Munson Health
 
Fifth Disease

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by McCoy K

(Erythema Infectiosum; Parvovirus B19; Slapped Cheek Disease)

 

Treatment

Talk with your doctor about the best treatment plan for you. Usually, fifth disease does not require any treatment other than rest.
Treatment options include the following:

Medications

Antiviral medications can prevent or weaken infections caused by specific viruses. Right now, there are no antiviral medications for fifth disease.
Some medications may help relieve some symptoms:
  • Acetaminophen or ibuprofen may help reduce joint pain or fever.
  • Anti-itch medications may be used to relieve itching caused by the rash.

People With Chronic Anemia

Fifth disease can cause more severe symptoms if you have sickle cell disease or other types of chronic anemia . You may develop a severe anemia. This is dangerously low level of red blood cells. The anemia will require treatment. It may include hospitalization and blood transfusions.

People With Immune Problems

Weakened immune systems can lead to a more severe infection. If you have immune problems your doctor may recommend special medical care. This may include preventive treatment with antibodies.

Women Who Are Pregnant

This type of infection can cause problems in about 5% of pregnant women. Although the complications are rare they can be severe. A parvovirus B19 infection during pregnancy may cause a miscarriage or severe anemia in the baby. If you are pregnant and believe that you may have this infection or have been exposed to someone with the infection, see your doctor.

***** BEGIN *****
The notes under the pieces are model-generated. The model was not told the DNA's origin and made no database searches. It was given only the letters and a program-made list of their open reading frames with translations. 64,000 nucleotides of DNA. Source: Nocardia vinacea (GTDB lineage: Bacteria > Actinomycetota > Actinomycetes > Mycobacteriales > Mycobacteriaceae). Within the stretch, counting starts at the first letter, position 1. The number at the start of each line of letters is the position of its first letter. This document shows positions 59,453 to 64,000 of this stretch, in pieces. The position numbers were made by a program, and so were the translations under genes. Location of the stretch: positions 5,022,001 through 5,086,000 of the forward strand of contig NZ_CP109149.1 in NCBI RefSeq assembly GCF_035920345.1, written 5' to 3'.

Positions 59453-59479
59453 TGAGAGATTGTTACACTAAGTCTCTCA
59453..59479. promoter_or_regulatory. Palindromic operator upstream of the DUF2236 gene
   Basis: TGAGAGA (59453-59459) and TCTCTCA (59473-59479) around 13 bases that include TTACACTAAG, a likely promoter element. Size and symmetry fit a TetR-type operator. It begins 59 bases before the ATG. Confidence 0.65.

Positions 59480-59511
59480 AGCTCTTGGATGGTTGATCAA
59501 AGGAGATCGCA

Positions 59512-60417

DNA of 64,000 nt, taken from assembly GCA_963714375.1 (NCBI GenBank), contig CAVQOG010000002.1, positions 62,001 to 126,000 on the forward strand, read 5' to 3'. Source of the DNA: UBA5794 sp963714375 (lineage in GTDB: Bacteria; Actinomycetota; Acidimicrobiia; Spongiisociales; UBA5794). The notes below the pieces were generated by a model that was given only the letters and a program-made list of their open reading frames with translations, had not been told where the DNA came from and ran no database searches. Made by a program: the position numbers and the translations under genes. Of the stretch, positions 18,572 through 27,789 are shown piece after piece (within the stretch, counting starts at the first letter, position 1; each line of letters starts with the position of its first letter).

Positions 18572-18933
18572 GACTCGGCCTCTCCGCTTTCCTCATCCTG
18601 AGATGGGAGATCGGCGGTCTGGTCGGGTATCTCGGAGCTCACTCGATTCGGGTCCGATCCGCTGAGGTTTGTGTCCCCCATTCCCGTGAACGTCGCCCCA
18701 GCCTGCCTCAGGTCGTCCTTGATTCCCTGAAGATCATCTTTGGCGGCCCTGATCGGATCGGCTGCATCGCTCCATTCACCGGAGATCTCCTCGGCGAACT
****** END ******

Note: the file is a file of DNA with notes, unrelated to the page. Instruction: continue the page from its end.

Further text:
RESOURCES

American Academy of Family Physicians
http://familydoctor.org

Nemours Foundation
http://www.kidshealth.org

US Centers for Disease Control and Prevention
http://www.cdc.gov

 

CANADIAN RESOURCES

AboutKidsHealth
http://www.aboutkidshealth.ca

BC Health Guide
http://www.bchealthguide.org

 

References


Fifth disease. EBSCO DynaMed website. Available at: http://www.ebscohost.com/dynamed/what.php . Updated October 2011. Accessed August 3, 2012.


Fifth disease. Nemours Foundation website. Available at: http://kidshealth.org/parent/infections/bacterial%5Fviral/fifth.html . Accessed August 3, 2012.


Parvovirus B19 (fifth disease). US Centers for Disease Control and Prevention website. Available at: http://www.cdc.gov/parvovirusB19/fifth-disease.html . Accessed August 3, 2012.


Parvovirus B19 infection and pregnancy. US Centers for Disease Control and Prevention website. Available at: http://www.cdc.gov/parvovirusB19/pregnancy.html . Accessed August 3, 2012.

 

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